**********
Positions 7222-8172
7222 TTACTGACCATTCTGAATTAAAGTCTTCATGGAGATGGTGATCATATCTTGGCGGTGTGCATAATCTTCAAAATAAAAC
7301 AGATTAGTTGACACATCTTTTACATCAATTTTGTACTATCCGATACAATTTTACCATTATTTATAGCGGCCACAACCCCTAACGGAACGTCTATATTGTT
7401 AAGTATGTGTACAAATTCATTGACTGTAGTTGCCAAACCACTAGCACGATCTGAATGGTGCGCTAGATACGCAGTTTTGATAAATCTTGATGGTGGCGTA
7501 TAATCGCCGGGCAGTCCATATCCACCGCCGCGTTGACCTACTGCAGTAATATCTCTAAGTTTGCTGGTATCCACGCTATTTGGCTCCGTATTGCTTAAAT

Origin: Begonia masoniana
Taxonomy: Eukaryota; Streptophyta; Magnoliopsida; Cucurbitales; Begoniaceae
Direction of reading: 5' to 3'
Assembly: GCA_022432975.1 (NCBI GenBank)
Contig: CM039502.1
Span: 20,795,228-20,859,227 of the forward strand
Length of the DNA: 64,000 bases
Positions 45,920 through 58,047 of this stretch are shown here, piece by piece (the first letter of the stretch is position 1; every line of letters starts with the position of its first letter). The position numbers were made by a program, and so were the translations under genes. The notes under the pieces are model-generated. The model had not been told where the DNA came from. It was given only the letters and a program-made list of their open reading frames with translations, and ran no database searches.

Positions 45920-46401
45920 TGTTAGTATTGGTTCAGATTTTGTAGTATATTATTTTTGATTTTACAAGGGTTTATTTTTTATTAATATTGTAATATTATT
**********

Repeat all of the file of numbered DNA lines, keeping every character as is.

Positions 7222-8172
7222 TTACTGACCATTCTGAATTAAAGTCTTCATGGAGATGGTGATCATATCTTGGCGGTGTGCATAATCTTCAAAATAAAAC
7301 AGATTAGTTGACACATCTTTTACATCAATTTTGTACTATCCGATACAATTTTACCATTATTTATAGCGGCCACAACCCCTAACGGAACGTCTATATTGTT
7401 AAGTATGTGTACAAATTCATTGACTGTAGTTGCCAAACCACTAGCACGATCTGAATGGTGCGCTAGATACGCAGTTTTGATAAATCTTGATGGTGGCGTA
7501 TAATCGCCGGGCAGTCCATATCCACCGCCGCGTTGACCTACTGCAGTAATATCTCTAAGTTTGCTGGTATCCACGCTATTTGGCTCCGTATTGCTTAAAT

Origin: Begonia masoniana
Taxonomy: Eukaryota; Streptophyta; Magnoliopsida; Cucurbitales; Begoniaceae
Direction of reading: 5' to 3'
Assembly: GCA_022432975.1 (NCBI GenBank)
Contig: CM039502.1
Span: 20,795,228-20,859,227 of the forward strand
Length of the DNA: 64,000 bases
Positions 45,920 through 58,047 of this stretch are shown here, piece by piece (the first letter of the stretch is position 1; every line of letters starts with the position of its first letter). The position numbers were made by a program, and so were the translations under genes. The notes under the pieces are model-generated. The model had not been told where the DNA came from. It was given only the letters and a program-made list of their open reading frames with translations, and ran no database searches.

Positions 45920-46401
45920 TGTTAGTATTGGTTCAGATTTTGTAGTATATTATTTTTGATTTTACAAGGGTTTATTTTTTATTAATATTGTAATATTATT